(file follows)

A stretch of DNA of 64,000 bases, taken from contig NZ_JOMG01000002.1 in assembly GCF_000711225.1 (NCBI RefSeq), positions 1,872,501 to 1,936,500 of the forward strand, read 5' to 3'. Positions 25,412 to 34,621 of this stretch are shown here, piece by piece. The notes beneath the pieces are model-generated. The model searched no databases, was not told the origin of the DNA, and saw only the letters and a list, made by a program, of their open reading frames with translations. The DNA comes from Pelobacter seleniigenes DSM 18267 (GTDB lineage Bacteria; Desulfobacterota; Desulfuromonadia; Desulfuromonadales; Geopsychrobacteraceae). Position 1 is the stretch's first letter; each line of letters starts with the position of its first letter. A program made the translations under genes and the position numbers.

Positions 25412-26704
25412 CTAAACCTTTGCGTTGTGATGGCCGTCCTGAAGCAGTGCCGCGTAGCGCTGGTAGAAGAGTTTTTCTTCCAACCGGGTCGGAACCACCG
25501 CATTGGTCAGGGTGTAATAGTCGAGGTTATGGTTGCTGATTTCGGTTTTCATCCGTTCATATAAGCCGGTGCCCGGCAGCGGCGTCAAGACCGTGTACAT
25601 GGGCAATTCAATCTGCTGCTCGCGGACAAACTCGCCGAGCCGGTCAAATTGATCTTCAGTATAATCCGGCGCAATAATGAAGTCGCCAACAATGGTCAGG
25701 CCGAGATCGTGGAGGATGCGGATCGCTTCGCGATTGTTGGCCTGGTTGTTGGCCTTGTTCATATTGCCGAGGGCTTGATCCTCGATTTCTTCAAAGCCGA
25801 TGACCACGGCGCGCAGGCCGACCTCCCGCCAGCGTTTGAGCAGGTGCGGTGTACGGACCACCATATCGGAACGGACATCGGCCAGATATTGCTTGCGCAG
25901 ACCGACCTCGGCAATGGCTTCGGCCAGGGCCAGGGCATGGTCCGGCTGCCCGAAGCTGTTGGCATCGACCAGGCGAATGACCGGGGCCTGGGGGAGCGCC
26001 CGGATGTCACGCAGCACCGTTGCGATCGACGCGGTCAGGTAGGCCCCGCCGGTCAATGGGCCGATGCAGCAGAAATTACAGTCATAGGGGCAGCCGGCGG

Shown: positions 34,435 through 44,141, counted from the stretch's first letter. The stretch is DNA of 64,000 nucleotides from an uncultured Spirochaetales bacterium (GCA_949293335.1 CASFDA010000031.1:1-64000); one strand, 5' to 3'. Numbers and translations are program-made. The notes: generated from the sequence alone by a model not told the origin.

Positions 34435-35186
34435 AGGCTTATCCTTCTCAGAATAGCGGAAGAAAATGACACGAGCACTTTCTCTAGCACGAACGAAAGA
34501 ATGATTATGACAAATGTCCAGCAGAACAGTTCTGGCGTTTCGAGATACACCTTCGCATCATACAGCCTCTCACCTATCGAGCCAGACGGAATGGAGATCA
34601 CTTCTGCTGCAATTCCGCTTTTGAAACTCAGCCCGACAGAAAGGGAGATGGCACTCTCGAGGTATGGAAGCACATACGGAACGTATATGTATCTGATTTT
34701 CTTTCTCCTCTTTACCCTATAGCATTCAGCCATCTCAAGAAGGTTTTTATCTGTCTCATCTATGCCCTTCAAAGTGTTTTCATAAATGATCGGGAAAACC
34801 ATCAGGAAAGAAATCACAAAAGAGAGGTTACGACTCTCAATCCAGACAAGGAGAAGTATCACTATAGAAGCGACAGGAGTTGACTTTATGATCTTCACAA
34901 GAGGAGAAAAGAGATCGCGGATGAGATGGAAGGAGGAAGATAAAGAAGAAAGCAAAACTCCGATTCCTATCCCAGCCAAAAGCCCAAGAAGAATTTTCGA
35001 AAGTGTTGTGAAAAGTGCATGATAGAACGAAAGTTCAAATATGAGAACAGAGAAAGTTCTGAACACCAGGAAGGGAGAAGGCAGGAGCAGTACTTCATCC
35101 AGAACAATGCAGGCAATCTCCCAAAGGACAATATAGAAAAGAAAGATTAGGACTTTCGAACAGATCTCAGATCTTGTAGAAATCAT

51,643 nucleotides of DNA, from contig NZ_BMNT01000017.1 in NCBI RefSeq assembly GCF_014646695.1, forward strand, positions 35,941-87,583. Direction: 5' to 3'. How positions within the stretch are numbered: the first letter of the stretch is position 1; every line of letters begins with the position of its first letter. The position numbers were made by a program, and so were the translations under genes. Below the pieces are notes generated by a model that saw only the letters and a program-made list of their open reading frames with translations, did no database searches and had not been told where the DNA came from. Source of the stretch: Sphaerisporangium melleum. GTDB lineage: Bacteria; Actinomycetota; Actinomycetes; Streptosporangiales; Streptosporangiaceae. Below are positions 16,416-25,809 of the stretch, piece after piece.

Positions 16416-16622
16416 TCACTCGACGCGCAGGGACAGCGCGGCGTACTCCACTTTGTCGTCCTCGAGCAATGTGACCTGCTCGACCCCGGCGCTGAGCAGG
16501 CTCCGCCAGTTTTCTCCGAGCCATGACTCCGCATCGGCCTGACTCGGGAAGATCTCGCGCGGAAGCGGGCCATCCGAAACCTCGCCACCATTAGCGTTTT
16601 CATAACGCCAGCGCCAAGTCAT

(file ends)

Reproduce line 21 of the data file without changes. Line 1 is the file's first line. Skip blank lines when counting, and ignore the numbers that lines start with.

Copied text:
Positions 16416-16622